medium term like job creation, as it has been proved in the reality and shown by different observers. In Spain, according to the last data of the Ministry of Industry, Tourism and Trade the sector employs 73.900 direct workers, while other report by ISTAS-CCOO (labour union institute of work, environment and health) estimates 89000 direct jobs plus 99681 indirect jobs, against de 52200 direct and indirect jobs of the Calzada’s figures (unknown source). According to data of the Ministry of Industry, Tourism and Trade and of the wind power business association, the wind power sector employed 37730 people instead of the 15000 jobs considered in the Calzada’s paper. Moreover, the ISTAS-CCOO report foresee 270.788 direct jobs in 2020 considering a 2% annual growth for energy demand and assuming we meet our 20% target of renewable energy in the primary energy consumption. Thus, not only because of the definitive previous arguments, but also because of these other short and medium term benefits, the necessity to urgently put into practice these policies have been reinforced given the current economic situation, not only to establish the basis of the future energy model, but also to accelerate economic recovery in the short term promoting a sector that has clearly helped to create jobs.
Taking into account the current state of the art of these technologies, a policy promoting them must use a support mechanism that allows accelerating unitary costs’ reduction to make them competitive. This situation is not new in the energy sector, where other sources of energy have also been benefited by similar reasons in the past.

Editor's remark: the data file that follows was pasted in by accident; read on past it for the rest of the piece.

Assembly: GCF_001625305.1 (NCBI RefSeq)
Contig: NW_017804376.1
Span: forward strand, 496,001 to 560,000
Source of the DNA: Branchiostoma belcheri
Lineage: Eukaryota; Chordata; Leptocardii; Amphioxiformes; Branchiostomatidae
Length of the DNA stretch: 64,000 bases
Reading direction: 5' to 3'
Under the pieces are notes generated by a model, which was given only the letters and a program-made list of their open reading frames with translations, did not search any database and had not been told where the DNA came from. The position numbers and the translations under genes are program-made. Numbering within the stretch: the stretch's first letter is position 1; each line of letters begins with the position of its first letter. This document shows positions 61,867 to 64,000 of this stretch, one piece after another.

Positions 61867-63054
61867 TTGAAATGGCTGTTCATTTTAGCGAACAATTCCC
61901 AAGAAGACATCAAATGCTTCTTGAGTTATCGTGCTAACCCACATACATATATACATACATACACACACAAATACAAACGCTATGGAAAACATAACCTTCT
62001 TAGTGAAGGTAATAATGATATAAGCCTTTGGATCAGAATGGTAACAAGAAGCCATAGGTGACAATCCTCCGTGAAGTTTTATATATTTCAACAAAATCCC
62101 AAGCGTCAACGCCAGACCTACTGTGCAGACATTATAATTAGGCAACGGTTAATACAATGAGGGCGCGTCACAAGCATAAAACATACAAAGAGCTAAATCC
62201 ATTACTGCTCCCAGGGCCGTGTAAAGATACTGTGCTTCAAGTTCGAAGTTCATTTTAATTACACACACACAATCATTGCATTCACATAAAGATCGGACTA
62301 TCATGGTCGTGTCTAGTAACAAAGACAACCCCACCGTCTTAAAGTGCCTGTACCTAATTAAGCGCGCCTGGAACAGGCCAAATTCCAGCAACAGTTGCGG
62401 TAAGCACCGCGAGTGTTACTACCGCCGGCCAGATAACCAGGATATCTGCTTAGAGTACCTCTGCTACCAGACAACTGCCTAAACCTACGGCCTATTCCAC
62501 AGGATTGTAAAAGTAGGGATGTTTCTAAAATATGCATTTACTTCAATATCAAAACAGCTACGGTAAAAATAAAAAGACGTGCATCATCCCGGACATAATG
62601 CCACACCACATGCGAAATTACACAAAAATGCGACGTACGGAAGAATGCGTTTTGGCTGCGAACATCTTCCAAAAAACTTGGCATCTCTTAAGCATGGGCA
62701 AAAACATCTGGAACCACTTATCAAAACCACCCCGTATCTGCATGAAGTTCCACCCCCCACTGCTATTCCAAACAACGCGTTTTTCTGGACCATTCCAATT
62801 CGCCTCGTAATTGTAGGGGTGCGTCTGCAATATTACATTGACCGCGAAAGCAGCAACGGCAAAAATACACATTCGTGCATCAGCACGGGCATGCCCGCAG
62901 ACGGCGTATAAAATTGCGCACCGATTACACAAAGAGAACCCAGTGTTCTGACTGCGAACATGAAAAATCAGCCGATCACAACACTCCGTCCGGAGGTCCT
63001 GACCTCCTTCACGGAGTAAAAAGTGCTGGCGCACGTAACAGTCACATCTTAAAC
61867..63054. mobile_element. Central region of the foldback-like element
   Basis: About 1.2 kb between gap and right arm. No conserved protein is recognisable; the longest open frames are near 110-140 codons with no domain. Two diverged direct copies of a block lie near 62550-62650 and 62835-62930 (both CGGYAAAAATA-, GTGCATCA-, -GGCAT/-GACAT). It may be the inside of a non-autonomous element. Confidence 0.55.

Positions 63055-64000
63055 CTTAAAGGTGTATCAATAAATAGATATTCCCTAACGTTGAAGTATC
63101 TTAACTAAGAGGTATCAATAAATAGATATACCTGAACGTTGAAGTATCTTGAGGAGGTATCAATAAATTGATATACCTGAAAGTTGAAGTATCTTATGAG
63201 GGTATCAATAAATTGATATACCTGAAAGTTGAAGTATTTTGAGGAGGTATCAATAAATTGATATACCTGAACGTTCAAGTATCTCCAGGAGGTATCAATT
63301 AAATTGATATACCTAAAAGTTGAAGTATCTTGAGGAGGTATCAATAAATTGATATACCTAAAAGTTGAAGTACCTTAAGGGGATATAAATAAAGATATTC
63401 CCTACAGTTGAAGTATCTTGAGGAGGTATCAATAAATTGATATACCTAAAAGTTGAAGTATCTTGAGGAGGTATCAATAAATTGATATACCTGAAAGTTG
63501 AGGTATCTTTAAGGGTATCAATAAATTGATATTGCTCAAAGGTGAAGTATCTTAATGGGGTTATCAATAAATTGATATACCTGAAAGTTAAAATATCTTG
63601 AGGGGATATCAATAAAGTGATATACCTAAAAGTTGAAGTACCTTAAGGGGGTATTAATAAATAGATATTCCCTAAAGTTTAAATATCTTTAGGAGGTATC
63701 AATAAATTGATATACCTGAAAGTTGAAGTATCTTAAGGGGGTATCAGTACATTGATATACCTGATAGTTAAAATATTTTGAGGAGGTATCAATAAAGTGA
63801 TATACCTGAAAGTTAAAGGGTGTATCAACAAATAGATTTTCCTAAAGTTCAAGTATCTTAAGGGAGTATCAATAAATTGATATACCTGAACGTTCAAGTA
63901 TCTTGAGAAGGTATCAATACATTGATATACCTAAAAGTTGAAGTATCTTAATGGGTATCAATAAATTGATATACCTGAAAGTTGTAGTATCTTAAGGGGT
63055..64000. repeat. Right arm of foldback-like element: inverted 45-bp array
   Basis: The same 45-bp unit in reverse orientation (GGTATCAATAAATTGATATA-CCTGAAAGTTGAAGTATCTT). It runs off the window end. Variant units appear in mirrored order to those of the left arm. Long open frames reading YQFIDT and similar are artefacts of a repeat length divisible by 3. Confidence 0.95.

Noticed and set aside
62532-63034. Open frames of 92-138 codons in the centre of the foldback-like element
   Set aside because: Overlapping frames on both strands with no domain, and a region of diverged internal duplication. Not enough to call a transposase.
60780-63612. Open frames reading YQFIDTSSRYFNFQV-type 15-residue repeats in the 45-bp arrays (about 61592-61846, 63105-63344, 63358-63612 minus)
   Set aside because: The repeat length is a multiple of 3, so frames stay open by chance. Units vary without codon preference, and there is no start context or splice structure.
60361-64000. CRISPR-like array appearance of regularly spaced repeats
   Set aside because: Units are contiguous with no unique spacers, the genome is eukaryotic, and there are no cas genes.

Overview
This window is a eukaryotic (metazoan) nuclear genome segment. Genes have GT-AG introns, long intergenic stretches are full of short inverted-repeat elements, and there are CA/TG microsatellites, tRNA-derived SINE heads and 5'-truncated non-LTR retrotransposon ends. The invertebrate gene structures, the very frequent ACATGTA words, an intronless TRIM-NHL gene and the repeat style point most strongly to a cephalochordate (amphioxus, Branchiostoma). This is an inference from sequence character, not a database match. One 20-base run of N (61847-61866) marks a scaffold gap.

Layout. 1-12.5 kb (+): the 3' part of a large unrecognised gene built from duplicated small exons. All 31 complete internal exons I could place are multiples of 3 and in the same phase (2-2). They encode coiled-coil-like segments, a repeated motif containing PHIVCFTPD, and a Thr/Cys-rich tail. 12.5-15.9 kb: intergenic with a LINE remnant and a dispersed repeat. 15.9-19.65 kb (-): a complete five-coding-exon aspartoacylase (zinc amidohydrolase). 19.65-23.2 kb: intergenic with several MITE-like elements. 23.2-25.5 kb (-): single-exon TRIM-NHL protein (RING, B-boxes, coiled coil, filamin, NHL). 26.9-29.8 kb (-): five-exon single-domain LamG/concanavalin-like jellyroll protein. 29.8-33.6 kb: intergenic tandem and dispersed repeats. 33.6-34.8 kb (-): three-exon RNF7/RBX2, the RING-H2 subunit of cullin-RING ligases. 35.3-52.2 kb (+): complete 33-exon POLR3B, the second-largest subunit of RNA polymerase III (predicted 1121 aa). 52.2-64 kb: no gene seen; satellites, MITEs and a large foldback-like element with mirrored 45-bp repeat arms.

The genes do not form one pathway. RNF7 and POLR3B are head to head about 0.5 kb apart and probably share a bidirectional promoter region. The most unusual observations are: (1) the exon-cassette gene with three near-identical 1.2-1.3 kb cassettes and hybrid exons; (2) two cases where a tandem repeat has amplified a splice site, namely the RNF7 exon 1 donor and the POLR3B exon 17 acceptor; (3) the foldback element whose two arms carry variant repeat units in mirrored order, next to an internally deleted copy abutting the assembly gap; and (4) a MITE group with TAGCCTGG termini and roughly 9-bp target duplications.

Calzada not only does not take into account the commented reasons focusing just on one of the short term benefits, the employment, but also the analysis he makes uses a pretty low reliable and non-rigorous methodology. [Emphasis in the original] The conclusions are based on two static and simplistic ratios, from which it is difficult to draw valid conclusions as they compare non-comparable elements. The first ratio compares the economic support given to renewable energies in Spain per job with the average capital per job in Spain. Just to point out one of the wrong concepts under this ratio: it cannot be forgotten, that energy non-supplied by renewable energies, should be supplied by other energy sources and thus, the comparison with the rest of the economy as a whole makes no sense in this case. Within the energy sector, there are different studies showing that the comparison of the employment intensity in the renewable energy sector with respect to other energy sectors, does not reveal at all the conclusions of the mentioned ratio.